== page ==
I was very pleased at the end of the previous Session to receive a letter from the noble Lord, Lord Bach—tidying up loose ends, I presume—in response to a Written Question I tabled in June 2008 asking how many new imprisonable offences had been created since 1997. It was obviously a great deal of work to obtain this information and I am grateful to the Minister for arranging for it to be done. The answer is that there have been 1,036 new imprisonable offences since 1997, with a big acceleration from 2003 onwards. I have struggled to imagine what all these new crimes could be—133 last year and 137 the year before.
It is in this context that I support what the noble Baroness, Lady Miller of Chilthorne Domer, said about the Government's proposals on prostitution. There can be no doubt that women are trafficked and forced to work in the sex industry, and I welcome the ratification at last of the Council of Europe convention for action against trafficking. However, there is considerable difficulty in establishing what the numbers are and how widespread it is. I have read many different figures and I hope that the Minister will be able to help us on this.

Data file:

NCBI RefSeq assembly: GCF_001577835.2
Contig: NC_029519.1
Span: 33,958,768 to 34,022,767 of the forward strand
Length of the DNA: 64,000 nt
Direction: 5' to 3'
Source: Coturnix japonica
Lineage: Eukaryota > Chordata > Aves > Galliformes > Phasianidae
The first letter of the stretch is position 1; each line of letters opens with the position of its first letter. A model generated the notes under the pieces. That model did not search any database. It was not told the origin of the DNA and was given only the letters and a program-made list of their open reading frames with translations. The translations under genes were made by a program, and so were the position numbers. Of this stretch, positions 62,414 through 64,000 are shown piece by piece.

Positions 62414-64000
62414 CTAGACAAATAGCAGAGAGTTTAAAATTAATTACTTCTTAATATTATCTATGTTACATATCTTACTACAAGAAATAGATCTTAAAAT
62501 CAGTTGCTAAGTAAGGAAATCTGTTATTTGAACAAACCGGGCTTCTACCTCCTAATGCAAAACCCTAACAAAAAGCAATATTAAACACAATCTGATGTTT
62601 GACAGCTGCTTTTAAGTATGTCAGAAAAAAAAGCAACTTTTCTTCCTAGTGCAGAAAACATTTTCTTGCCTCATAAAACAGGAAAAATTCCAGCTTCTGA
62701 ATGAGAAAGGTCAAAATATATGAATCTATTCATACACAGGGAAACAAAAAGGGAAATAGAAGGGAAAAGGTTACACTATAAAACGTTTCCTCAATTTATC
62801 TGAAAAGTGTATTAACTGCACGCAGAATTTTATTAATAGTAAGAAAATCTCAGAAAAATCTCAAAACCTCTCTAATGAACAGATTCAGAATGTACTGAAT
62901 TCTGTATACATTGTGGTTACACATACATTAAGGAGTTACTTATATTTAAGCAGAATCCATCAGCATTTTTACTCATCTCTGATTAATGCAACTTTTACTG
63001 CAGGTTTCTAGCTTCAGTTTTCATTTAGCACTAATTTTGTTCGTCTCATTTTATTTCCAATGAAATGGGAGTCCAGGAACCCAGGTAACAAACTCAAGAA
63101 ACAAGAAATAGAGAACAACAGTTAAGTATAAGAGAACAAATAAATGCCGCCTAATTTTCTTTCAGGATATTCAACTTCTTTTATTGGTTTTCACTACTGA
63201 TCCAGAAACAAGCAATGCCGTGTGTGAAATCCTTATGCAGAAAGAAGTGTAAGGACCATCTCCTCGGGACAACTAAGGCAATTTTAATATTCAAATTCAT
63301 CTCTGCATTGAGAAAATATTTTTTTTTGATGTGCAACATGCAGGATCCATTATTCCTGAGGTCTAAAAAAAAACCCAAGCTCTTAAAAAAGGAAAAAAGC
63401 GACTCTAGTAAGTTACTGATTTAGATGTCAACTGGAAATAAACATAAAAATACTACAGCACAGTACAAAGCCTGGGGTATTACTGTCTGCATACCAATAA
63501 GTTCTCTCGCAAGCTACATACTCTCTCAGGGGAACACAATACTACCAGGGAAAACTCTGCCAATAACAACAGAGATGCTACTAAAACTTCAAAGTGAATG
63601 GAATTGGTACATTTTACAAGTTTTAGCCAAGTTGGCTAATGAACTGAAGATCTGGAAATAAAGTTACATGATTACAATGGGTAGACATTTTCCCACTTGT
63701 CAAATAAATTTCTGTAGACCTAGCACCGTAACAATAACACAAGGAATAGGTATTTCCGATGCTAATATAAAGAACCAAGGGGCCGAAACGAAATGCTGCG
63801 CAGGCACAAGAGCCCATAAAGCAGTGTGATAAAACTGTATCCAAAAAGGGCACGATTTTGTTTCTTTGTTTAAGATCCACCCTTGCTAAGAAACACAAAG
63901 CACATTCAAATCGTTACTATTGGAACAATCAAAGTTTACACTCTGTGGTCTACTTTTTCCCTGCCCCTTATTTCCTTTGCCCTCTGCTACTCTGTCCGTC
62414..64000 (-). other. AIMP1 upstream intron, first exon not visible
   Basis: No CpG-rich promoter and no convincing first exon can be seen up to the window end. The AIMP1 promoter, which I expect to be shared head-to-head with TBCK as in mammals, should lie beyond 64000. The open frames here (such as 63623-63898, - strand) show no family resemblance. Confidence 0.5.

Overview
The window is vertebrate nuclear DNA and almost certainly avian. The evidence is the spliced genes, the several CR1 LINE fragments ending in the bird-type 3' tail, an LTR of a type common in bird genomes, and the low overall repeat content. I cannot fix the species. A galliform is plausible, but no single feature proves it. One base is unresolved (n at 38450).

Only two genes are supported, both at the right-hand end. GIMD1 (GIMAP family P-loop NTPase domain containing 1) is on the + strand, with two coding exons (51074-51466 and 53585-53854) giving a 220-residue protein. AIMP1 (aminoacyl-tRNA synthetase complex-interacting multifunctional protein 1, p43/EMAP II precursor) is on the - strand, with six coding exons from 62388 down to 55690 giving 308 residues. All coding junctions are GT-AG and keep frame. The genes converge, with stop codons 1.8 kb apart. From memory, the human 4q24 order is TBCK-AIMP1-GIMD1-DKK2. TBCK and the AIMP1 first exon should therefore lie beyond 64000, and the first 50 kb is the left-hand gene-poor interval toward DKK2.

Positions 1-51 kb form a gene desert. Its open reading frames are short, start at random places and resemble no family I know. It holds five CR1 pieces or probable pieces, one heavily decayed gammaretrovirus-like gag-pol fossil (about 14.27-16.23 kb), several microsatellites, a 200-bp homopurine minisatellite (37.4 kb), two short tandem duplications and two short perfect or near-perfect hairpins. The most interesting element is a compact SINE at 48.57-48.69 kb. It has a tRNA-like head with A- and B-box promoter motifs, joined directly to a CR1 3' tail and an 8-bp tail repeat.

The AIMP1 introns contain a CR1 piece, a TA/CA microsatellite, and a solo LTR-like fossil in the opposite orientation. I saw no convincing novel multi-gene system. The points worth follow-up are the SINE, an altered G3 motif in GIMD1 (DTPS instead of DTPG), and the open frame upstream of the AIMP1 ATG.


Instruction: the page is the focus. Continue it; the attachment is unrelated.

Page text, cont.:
There is also no doubt that many of the women engaged in prostitution are from backgrounds of poverty and drug abuse. How the Government think the measures they are proposing in the new legislation to criminalise certain forms of sexual activity with prostitutes will make either of these problems any less widespread is not clear. I am afraid I am more convinced by the arguments of those who have said that these new measures will put the women at risk and do nothing to deter traffickers. I was impressed by the common sense of a member of the Brixham Women's Institute who told the Independent newspaper,
"I am all for decriminalising prostitution rather than all this undercover stuff so we can treat drug dependence and check for venereal disease".